As part of the chapter on how to encourage users to submit content, the book covers in detail the task of installing SOBI2 and some of its associated modules. SOBI2 is a third party Joomla! component that allows for the creation of directory and review systems for Joomla! sites. I thought this section was another nice bonus in the book, since it gives good information on how to install and configure a component which has applications in many Joomla! websites.
Customising a Joomla! template isn't a topic I was expecting to find covered, and I thought it was interesting that the authors decided to include this. Throughout the book, the authours use a GPL template from RocketTheme. In latter sections of the book they touch on how to customise this template, with the intention of modifying the template design, and improving the interface for site users. Some of this may be outside the comfort zone of novice readers, and the book doesn't pretend to offer a full guidelines on how to create or customise Joomla! Templates. But for anyone who has had some exposure to HTML and PHP, this introduction to templates, how they work, and how to change them will be enough to get them off to a good start.
No book about social networks would be complete without a mention of Facebook and Twitter. JoomSocial lets users integrate these other networks into their profiles. It's a relatively easy process and the necessary steps are clearly described.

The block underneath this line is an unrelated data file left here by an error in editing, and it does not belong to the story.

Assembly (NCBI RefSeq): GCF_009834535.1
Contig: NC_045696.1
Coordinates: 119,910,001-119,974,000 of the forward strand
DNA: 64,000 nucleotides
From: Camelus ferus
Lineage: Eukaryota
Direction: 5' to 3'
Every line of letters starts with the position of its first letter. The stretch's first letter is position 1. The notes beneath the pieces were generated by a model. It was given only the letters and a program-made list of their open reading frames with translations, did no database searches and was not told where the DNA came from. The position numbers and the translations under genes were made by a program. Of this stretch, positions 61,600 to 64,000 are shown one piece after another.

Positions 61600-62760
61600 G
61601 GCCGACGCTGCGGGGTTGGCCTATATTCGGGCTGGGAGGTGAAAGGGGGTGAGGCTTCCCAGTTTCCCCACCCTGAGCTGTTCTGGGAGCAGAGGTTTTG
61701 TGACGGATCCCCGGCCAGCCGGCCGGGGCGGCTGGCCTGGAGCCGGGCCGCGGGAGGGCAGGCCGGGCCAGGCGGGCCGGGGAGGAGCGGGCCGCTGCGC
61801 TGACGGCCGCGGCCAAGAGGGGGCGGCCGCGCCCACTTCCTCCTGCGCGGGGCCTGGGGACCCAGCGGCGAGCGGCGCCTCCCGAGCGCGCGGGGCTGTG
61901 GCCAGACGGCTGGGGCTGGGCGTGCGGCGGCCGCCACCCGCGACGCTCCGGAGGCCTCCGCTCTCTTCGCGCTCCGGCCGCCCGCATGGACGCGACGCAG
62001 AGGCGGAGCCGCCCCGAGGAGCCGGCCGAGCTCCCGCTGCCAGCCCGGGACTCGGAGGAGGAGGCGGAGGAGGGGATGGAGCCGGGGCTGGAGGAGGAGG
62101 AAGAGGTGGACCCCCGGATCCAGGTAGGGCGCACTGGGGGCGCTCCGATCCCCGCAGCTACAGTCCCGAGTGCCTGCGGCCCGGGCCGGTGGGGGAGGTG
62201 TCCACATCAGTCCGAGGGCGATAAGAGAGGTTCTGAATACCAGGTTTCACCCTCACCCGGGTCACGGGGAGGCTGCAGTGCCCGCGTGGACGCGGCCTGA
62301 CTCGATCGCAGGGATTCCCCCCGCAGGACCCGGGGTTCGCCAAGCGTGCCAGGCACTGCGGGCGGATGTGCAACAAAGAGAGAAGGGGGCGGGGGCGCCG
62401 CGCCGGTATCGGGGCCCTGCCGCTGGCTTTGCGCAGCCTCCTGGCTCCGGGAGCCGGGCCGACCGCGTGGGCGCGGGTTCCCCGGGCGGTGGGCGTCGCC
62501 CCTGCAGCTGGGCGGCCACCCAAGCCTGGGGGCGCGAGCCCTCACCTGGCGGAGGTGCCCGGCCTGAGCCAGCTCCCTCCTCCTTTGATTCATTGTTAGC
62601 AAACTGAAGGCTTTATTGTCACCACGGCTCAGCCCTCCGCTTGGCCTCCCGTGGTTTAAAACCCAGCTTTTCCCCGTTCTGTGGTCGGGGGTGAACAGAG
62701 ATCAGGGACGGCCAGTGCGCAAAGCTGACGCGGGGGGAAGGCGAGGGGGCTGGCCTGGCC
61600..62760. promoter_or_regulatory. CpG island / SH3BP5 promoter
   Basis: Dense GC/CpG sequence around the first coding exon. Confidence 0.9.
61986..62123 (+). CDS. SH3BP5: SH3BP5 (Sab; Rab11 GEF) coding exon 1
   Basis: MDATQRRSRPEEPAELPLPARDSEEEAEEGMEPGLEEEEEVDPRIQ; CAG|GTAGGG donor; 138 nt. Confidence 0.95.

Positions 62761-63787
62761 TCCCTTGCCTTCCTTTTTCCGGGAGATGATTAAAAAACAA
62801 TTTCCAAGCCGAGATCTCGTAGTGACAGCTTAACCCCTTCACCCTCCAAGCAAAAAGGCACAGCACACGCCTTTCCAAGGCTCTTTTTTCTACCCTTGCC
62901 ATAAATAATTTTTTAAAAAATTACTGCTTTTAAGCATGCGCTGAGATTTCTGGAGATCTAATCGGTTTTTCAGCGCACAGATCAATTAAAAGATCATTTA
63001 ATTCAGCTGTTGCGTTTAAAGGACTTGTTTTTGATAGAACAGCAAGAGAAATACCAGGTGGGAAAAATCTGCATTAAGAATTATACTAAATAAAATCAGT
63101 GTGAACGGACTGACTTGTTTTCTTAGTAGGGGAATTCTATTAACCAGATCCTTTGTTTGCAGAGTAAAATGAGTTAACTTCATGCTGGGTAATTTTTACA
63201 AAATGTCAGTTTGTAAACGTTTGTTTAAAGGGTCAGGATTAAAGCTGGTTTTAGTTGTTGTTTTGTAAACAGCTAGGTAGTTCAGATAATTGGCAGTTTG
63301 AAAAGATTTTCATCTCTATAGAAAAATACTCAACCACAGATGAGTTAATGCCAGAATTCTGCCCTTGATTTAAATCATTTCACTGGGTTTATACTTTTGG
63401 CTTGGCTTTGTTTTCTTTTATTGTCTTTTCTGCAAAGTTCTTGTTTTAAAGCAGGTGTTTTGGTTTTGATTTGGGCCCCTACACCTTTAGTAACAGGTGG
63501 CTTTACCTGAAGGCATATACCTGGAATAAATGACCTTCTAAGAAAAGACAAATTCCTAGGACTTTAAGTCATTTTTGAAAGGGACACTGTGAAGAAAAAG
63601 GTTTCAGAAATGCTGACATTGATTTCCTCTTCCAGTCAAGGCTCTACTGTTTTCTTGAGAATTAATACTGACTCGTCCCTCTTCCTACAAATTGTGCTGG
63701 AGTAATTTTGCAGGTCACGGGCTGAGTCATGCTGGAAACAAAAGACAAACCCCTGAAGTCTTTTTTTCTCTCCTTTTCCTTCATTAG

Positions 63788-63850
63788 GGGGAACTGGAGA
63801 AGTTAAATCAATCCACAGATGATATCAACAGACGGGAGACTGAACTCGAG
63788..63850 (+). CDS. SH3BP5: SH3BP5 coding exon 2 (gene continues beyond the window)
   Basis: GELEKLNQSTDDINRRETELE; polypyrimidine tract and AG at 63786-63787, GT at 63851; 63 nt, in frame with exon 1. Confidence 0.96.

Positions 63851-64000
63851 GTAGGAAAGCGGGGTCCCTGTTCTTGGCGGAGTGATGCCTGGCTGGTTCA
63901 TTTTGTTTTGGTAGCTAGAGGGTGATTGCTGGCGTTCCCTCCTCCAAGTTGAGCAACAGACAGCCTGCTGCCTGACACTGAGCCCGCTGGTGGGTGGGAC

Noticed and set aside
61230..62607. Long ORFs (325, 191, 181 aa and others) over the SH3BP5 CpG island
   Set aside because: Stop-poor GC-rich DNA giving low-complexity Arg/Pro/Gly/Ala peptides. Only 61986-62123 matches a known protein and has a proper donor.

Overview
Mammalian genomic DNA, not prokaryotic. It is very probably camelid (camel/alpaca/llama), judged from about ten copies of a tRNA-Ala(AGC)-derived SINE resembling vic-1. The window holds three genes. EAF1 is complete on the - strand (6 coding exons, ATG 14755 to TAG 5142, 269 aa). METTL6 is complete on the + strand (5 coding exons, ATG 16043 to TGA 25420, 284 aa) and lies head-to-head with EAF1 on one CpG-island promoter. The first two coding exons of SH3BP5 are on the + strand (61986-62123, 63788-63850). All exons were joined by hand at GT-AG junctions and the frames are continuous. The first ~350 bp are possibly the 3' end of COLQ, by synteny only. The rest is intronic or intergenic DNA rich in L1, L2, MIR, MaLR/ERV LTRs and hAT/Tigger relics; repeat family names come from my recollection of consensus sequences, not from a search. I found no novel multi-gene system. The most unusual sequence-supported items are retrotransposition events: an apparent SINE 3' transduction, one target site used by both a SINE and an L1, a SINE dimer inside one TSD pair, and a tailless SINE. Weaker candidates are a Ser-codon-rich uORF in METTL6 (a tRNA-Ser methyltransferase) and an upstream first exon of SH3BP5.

The final chapter of the book discusses some of the other social networking extensions for Joomla!, especially Community Builder. All extensions have thier strengths, and so I liked that the authours gave a brief overview of the other options available, how to install them, and how they compare to JoomSocial. Developing a social networking website is a large undertaking, and you want to be confident at the start that you've chosen the right software pakage, and that your site will come together at the end the way you picture it at the start.
Overall, what I enjoyed most about this book is that it looks at the big picture of what's involved in making a successful social networking website with JoomSocial and Joomla! Installing and configuring the component, its extensions and plugins is one thing. The book reminds us that to be successful, the website administrator also needs to think about the site design, its interface, and how users will will use, contribue and share the content on the site. Along the way, the book also discusses many 3rd party Joomla! extensions and good practice techniques which I think a lot readers will find valuable. The text gives thorough step by step instructions with screenshots throughout, and almost any reader will save time configuring the multitude of settings within JoomSocial by following the suggestions.
David Taiaroa is an experienced Joomla! and website designer with Panchroma Website Development: www.panchroma.ca"
Link to Original Source
The negotiations are not under the Senate control, but the final approval is. ACTA must be approved by the mexican Senate in order to be legally adopted.
And yes. The lobbyist and factual powers in Mexico are very powerful an evil, just as anywhere else.
Not in this case. By law, the Mexican Senate has to approve the ACTA.
The Point of Agreement from the Senate is a political plead to the President to stop the ACTA negotiation process. Although it's not legally binding at the moment, by law all the International Trades with Mexico have to be approved by the Senate.
The Senate is asking the President to stop the ACTA negotiations, but if the President fails to do it, eventually he must send the ACTA for approval to the Senate.
I'd apply for UN Ambassador to Atlantis.